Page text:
You Bet Your Glass: October 2010
What are you thinking?
October 19, 2010 By Frank Fulton
Have you ever had one of “those” weeks when everything seemed to tick
you off? Then, something else happens, the proverbial last straw, that
just leaves you shaking your head and wondering, “How did it ever get
Have you ever had one of “those” weeks when everything seemed to tick you off? Then, something else happens, the proverbial last straw, that just leaves you shaking your head and wondering, “How did it ever get like this?”
I ran across the same situation at two different companies recently that got me to wondering, “Just what were they thinking?” I imagine it probably went something like this . . .
Picture, if you will, the regional general manager of a large multinational company with corporate head offices in some other country. Head office, whose main focus seems to be in satisfying Wall Street and the investors, and in creating gargantuan bonuses and golden parachutes for a revolving door of CEOs, is demanding more cost reductions from the regional branches. And they want them “right now!” to make the fiscal reporting look better.
The puppet-like GM is running out of ideas to satisfy demands from head office in order to keep his job. He looked like a hero last year when he “restructured” by getting rid of most of the expensive managers – the ones with all the experience in making the product – and turning the operating reins over to a bunch of junior “up and comers.”
He had already eliminated an expensive quality control department, hacked customer support services to the bone, and had even eliminated the company social committee and cancelled the annual Christmas party. Membership in the local trade association was dropped, and employees were no longer allowed to attend industry events without direct authorization from head office, if they dared to cross that bridge.
So, after a few sleepless nights and a lot of cold sweats, a lightning bolt of genius hits the GM! He’d seen other companies do it, so it must be good. He decides, “I’ll fire our receptionist! It doesn’t matter that we pay her peanuts. Besides, she already knows that we don’t really appreciate her anyway. That will show head office how committed I am to cost reduction! I’ll get to keep my job, and it sends a message to all of our customers that we are a truly lean machine.”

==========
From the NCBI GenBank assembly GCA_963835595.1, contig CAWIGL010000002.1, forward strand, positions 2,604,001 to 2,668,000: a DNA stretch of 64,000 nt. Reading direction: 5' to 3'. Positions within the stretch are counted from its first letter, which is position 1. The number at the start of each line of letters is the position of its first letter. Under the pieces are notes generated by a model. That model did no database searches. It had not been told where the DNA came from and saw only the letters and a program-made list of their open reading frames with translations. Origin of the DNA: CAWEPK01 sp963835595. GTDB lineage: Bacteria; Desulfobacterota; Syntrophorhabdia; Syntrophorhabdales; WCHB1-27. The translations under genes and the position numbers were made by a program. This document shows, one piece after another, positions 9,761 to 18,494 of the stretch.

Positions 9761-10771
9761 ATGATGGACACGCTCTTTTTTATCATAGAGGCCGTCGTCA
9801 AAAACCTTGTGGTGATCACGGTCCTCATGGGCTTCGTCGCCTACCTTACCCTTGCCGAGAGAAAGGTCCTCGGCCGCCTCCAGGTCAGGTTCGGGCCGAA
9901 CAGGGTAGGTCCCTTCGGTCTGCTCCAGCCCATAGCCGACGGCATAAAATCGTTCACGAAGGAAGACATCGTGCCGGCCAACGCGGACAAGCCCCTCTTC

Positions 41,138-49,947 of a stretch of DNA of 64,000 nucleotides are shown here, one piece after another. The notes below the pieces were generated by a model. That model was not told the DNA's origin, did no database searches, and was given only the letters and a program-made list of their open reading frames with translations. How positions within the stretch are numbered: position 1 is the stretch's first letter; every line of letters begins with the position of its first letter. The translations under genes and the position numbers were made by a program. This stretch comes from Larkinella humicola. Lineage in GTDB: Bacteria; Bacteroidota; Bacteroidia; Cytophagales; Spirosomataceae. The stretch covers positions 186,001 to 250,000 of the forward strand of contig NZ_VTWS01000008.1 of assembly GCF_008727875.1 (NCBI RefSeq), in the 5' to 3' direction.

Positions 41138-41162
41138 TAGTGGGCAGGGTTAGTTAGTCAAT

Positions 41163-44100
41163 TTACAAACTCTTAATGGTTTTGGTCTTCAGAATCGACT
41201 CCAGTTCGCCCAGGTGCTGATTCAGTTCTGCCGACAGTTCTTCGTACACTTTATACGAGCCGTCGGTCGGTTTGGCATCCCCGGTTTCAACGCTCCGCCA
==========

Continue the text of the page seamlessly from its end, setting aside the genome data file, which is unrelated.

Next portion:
Now, flash forward to yours truly, standing in a tiny locked vestibule at the main entrance of a company I am visiting, with only a phone on the wall and a list of company employees and their extension numbers to greet me. I drop the stuff I am carrying to dig out my reading glasses and dial the extension of the person I have come to meet with. Voice mail. I look up someone else I know in the company and call. More voice mail. I am definitely not amused with the new receptionless system.
I’m left standing there like a hobo, hoping someone will come through the door, or walk by the entrance on the inside, recognize me and let me in. Upon visiting another company a week later, a very similar situation occurred: phone, voice mail, phone, more voice mail, frustration.
So, that was my straw. It took less than two minutes for me to decide that these were companies I didn’t like, and given the chance, I would take my business elsewhere. What ever happened to the axiom “you never get a second chance to make a first impression”?
Even Wal-Mart has personal greeters at the door serving no other purpose than to make customers feel welcome. They realize that it is a lot easier to take money out of a happy pocket than a disgruntled one. I personally blame Wal-Mart for the destruction of American industry and a yet-to-be-realized collapse of the American economy, but that’s another rant for another day.
I’ll bet you’ve come across something in our industry that drives you crazy that you’d like to get off your chest. Send it to me, and I’ll see if the editor will allow me to fill this space with more sometime in the future. [Yes – Ed.]
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